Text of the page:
In what is a triumph of nano-engineering, University of California, San Diego scientists have created a microscopic sponge capable of sucking up harmful chemicals from the bloodstream such as snake venom and toxins created by antibiotic resistant bacteria.
The innovative breakthrough for this small sponge is that it works for a wide variety of toxins and does not need to be formulated specifically for type of toxin involved, be it from a bee sting or a sea urchin.
The toxins that are absorbed by the nano-sponge are the type that pokes holes in cells, particularly red blood cells, in order to kill them and eventually kill the person. These small spheres are around 3,000 times smaller than a red blood cell and consist of a nanoparticle core that is coated with the membrane of a red blood cell. This coating acts as a decoy for toxins that would normally attack and cause red blood cells death and prevent the immune system from seeing them as foreign.
"This is a new way to remove toxins from the bloodstream," said Liangfang Zhang, a nanoengineering professor at the UC San Diego Jacobs School of Engineering and the senior author on the study. "Instead of creating specific treatments for individual toxins, we are developing a platform that can neutralize toxins caused by a wide range of pathogens, including MRSA and other antibiotic resistant bacteria," said Zhang.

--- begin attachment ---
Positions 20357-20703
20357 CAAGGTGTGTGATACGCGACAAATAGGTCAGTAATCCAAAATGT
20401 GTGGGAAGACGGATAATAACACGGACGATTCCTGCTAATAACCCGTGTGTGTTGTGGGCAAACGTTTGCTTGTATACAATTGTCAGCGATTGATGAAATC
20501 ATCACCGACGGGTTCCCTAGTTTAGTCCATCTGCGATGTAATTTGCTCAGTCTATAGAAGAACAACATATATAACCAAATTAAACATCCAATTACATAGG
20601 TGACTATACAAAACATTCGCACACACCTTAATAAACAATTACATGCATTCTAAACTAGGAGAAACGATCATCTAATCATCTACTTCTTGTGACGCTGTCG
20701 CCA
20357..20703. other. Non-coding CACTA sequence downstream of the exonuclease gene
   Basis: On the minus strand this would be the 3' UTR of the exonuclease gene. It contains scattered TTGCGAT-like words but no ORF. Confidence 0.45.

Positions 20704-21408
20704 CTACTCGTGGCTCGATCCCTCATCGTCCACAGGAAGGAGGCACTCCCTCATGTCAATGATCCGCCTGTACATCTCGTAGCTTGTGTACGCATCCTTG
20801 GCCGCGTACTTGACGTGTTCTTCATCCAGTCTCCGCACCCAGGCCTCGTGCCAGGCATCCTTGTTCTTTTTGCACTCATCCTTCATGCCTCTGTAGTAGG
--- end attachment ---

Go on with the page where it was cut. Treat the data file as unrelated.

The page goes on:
Treating someone with the nano-sponges would entail flooding the blood stream with them and would hold on to toxins strongly, not allowing them to break away and attack red blood cells.
The researchers used mice to prove that this nanotechnology based intervention could save lives. The rodents were injected with alpha-haemolysin toxin that was obtained from Methicillin Resistant Staph Aureus (MRSA) and lyses red blood cells.
The mice that received no treatment all died from hemolysis, red blood cells essentially exploding, as expected. When the nano-sponges were injected two minutes before the toxin was injected, 89 percent of the mice survived. If the nano-molecules were injected two minutes after, the survival rate stood at 44 percent.
Analyzing the mice after the sponges had done their job, the researchers found that they had accumulated in the liver and that they were being broken down and metabolized without causing any harm to the liver.
The researchers hope to begin clinical trials in the near future.
The research was published in the journal Nature Nanotechnology and can be found here.